Although it’s very important for our professional future, it’s an aspect often neglected by people, probably as a consequence of our rushed daily lives.
“Resilience is the capacity of an individual to deal with problems, adapt to change, overcome obstacles or resist the pressure of adverse situations – shock, stress, trauma, etc”
Our working environment is dynamic and filled with unexpected events, that we are constantly bombarded with stressful situations. As a consequence, we sometimes have peaks of anxiety and this reflects on our mood, attitude, relationships, and very often have an impact at home in our personal relationships there too.
A few weeks ago I was returning from a meeting in Mexico and sat next to an executive who was quickly scanning his backlog of e-mails, as we talked about Agile. A topic which had most caught my attention was stress management. Her company was trying out several initiatives to reduce corporate stress: yoga, PTO, non-violent communication, etc. “The root cause is the culture”, I thought to myself between one chat and another. Our working environment is full of extreme situations. Knowing how to handle them is fundamental in achieving professional success.
Doing what you do can’t be easy. Endless meetings, innumerable problems to solve and before you know it, you’re drowning in a sea of stress. So like a team preparing for the championship finals, we too need to be aware of our degree of resilience. It’s what’ll help us overcome obstacles without giving up our values, principles and, especially, our sanity. We must be attentive as individuals, a team and organization.
A doctor soon learns he must be resilient in order to deal with bad situations, sick people and sometimes illnesses which have no cure. Without resilience, a doctor couldn’t finish his shift. In daily life, we too deal with– culturally speaking – sick people and organizations, and we must prevent these situations from doing us harm, something which, if we don’t pay attention, will happen quite naturally and silently. Which of us has never got home breathless after a difficult day?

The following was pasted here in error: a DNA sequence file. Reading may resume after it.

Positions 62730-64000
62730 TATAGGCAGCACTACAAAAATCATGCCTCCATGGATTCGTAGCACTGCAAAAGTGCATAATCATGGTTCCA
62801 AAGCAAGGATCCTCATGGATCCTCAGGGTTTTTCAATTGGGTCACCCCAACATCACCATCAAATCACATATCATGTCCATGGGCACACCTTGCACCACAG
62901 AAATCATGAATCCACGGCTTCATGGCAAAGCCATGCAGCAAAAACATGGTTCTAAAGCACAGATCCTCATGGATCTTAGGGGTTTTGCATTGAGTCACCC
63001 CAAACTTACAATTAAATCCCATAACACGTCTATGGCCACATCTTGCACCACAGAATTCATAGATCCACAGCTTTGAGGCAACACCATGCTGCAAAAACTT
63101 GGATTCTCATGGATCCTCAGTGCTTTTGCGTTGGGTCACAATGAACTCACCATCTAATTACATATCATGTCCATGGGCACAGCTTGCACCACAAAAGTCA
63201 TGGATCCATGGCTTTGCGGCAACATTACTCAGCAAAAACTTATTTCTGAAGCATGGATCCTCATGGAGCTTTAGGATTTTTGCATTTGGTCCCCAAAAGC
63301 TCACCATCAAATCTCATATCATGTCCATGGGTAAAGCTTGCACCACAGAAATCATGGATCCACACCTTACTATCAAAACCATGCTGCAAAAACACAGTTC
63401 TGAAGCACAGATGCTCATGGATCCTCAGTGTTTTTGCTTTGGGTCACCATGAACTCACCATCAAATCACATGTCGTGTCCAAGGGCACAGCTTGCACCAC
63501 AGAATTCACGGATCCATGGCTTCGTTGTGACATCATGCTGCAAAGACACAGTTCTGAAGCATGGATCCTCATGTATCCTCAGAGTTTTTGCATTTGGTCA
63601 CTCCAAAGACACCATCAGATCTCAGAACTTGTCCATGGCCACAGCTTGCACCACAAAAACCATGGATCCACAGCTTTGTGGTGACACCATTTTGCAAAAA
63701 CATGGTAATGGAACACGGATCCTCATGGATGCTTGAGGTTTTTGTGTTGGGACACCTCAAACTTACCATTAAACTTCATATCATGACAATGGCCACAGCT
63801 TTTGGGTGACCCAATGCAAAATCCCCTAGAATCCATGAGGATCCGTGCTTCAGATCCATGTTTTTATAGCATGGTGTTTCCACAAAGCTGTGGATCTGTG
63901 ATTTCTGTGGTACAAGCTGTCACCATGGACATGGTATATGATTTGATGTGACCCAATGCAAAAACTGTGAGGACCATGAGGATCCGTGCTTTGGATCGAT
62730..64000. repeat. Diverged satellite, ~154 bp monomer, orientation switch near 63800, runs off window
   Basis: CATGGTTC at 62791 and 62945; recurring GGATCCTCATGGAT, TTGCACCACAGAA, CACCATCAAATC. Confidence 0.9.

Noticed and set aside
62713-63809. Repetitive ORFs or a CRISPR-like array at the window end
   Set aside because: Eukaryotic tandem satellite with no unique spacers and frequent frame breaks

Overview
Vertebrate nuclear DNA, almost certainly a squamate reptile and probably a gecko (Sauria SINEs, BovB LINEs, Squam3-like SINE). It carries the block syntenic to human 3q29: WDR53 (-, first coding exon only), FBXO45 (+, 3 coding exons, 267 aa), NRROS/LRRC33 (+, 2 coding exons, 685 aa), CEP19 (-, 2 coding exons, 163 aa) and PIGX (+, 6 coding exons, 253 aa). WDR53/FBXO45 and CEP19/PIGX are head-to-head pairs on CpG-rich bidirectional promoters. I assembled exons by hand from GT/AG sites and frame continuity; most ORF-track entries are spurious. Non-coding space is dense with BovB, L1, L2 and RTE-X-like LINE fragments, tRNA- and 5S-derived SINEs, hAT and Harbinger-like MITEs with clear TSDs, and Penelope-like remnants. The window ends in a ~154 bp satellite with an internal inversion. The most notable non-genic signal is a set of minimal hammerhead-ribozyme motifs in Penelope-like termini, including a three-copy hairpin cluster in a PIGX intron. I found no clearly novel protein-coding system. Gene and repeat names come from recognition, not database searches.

But be very careful: resilience is not the same as indifference, lack of emotion or an excuse for aggressiveness. We’re not robots!
Resilience means not taking problems home, not losing one’s good mood in stressful situations, not getting oneself down because a client did this or that. Not losing heart even when things aren’t easy. Resilience is knowing you did your best even when something doesn’t work out, and to learn from it, always moving on with your head held high. It’s understanding that not everyone wants to be helped, and that’s okay. It’s being involved in problems without letting them drain our energy.
So little by little let’s start incorporating this idea into our daily lives, practicing continuous improvement and shaping our culture so that it becomes more and more just. There’s plenty of room for improvement, plenty to learn as an organization. Resilience is part of our DNA. It can get a bit sidelined in our hectic life, so if you can bring this idea into your daily life, my writing this message will have paid off.